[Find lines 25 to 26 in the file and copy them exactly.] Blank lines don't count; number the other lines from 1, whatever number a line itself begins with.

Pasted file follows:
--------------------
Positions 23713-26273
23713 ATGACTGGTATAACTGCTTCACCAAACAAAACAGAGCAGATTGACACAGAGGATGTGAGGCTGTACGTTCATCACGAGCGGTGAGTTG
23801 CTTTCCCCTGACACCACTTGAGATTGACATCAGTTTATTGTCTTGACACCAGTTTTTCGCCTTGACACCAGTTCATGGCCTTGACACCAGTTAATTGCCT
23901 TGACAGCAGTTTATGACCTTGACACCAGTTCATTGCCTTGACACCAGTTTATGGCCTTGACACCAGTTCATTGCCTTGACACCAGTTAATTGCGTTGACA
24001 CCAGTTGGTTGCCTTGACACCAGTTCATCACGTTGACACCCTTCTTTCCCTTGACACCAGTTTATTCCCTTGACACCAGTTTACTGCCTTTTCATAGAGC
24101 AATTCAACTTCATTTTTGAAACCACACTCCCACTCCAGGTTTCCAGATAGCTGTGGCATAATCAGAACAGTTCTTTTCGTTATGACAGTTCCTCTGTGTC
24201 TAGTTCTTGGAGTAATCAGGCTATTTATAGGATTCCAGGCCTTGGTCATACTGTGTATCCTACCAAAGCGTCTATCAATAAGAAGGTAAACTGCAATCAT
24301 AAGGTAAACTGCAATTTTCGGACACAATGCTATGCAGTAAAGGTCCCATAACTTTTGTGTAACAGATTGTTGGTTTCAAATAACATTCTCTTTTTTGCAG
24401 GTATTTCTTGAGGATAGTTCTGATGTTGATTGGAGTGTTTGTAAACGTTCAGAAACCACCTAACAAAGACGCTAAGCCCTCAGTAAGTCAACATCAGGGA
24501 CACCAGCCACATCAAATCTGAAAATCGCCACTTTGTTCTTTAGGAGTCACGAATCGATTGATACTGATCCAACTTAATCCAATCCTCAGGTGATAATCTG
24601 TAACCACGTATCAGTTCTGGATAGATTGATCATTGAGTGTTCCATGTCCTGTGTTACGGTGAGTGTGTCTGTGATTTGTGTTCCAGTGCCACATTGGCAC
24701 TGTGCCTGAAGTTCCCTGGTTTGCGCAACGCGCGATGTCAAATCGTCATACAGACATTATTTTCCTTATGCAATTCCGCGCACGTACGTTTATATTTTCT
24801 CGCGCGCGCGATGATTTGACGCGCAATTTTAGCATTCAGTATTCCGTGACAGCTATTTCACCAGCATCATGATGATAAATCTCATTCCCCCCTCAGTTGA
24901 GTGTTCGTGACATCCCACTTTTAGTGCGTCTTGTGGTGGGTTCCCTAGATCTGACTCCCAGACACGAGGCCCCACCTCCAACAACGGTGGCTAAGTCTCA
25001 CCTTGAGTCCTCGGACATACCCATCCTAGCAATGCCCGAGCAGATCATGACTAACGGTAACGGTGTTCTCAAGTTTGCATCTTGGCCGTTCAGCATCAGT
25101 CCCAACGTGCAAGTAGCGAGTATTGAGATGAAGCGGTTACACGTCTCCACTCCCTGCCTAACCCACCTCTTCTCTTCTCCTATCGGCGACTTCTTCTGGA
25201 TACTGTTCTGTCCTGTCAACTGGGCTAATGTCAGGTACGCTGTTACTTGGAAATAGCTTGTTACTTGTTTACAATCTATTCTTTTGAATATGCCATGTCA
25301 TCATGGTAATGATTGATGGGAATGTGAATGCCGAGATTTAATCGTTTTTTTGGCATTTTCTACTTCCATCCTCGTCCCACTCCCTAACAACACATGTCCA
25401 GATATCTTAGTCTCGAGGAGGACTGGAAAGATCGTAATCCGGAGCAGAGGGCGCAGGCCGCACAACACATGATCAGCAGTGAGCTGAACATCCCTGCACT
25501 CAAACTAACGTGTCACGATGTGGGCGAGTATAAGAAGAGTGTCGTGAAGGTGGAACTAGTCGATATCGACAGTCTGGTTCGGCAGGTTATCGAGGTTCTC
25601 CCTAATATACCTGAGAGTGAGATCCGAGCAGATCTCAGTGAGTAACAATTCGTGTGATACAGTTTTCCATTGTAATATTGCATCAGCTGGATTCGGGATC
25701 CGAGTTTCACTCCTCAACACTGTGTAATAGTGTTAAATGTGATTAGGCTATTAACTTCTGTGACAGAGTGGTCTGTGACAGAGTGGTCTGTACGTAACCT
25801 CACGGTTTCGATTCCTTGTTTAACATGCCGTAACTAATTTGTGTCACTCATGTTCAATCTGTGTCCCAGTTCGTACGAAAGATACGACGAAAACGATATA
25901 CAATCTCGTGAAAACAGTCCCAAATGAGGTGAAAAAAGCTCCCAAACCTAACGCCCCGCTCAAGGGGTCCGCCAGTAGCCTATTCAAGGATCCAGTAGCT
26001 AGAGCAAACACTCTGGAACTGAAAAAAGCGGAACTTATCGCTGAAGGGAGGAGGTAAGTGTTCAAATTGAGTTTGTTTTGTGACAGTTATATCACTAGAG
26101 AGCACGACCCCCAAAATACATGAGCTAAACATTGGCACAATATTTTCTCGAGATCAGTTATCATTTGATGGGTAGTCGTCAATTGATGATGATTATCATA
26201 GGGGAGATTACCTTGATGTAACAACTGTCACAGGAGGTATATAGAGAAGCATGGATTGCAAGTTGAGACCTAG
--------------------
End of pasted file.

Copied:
26001 AGAGCAAACACTCTGGAACTGAAAAAAGCGGAACTTATCGCTGAAGGGAGGAGGTAAGTGTTCAAATTGAGTTTGTTTTGTGACAGTTATATCACTAGAG
26101 AGCACGACCCCCAAAATACATGAGCTAAACATTGGCACAATATTTTCTCGAGATCAGTTATCATTTGATGGGTAGTCGTCAATTGATGATGATTATCATA